In some cases, however, even being behind bars doesn't stop a true con artist like Danny Faries. Faries was a convicted murderer who ran a credit card scam out of his Miami jail cell. But he told Mike Wallace he'd quit running his frauds since moving to state prison.
Mike Wallace: You don't do it anymore. That's what you just told me, Danny.
Danny Fairies: I know. I know. Well, you know, here's what I've got...
Mike Wallace: But somehow you're in touch with a lady in Fort Lauderdale, renting an apartment which is going to be a drop site where you are ordering or she is ordering or somebody is ordering camcorders and things like this. I mean, you're a crook. And a murderer.
Danny Fairies: That's what they say. Doggone, I wish they didn't say that, though."
But when it comes to scammers, Ed Bradley found a doozey in Dr. John Acka Blay-Miezah. No one was bigger - literally or financially. Blay-Miezah humbly billed himself as the richest man in the world, the sole beneficiary of the Oman Ghana fund, a $27 billion dollar trust.
Trouble was, he said, he needed other people's money to free up the funds, and promised them ten dollars for every dollar they gave him.
By the time Bradley came to call on Blay-Miezah, he was living in luxury in London, thanks to the gullibility and greed of his American investors whom he'd bilked out of more than $200 million dollars.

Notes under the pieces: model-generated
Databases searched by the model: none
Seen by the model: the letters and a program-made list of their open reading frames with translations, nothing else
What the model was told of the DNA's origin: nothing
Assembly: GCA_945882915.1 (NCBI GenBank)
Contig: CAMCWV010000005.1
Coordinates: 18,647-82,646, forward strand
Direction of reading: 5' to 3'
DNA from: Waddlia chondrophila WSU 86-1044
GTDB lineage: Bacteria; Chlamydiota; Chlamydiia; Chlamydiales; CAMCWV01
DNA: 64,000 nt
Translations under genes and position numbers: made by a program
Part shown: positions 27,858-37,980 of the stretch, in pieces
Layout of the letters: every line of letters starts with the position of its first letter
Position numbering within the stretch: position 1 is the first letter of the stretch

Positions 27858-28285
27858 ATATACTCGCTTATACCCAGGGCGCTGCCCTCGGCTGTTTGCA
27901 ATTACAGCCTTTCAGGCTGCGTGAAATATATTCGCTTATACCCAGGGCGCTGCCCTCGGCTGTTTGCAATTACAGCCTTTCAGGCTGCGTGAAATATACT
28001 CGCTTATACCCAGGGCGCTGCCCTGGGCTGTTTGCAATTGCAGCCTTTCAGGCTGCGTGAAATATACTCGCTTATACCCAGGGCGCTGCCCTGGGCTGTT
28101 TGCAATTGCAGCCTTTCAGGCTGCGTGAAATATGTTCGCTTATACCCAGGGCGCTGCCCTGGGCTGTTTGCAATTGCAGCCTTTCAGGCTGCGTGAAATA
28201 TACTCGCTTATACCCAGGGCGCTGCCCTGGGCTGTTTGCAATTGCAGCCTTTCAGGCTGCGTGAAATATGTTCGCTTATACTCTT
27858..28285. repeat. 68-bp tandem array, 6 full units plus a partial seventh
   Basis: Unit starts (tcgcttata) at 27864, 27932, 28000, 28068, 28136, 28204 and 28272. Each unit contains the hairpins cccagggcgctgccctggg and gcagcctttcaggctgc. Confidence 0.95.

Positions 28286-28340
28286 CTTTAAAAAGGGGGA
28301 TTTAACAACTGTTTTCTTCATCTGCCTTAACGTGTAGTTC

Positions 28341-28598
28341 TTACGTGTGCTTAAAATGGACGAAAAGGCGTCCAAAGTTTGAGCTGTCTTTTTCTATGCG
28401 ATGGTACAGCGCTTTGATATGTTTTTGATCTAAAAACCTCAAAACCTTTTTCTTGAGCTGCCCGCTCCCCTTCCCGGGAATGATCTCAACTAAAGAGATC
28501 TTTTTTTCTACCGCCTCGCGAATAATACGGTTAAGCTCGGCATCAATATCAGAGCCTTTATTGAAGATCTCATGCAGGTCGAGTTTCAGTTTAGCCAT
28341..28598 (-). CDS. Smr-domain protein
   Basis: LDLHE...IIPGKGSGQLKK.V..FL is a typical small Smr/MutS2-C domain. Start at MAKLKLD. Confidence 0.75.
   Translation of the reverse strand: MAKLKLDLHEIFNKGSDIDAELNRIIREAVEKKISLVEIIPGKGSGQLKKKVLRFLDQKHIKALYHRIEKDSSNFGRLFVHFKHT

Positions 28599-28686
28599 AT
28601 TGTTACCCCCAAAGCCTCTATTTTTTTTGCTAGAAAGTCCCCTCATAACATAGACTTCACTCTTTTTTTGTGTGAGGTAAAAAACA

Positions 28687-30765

"Before he agreed to sit on his tribal throne with his scepter and talk with us, Blay-Miezah said he had to carry out an old tribal custom: To vow to speak the truth - the whole truth - and nothing but the truth," says Bradley.
But he didn't tell the truth.
Nor did Sante and Kenneth Kimes. They were a mother-and-son team of grifters, professional con artists, who stopped at nothing, including murder. Steve Kroft interviewed them as they awaited trial for the murder of Irene Silverman, a wealthy New York widow. It was one of the most bizarre interviews we've ever broadcast, constantly interrupted by the Kimes' battery of lawyers.
Steve Kroft: I mean, we saw your college transcript, and I see you got an A in acting.
Kenneth Kimes: Oh...
Matthew Weissman, Kimes' lawyer: Stop, stop! Come on! That's not a fair question, acting. You're to stop.
Steve Kroft: I didn't even finish the question.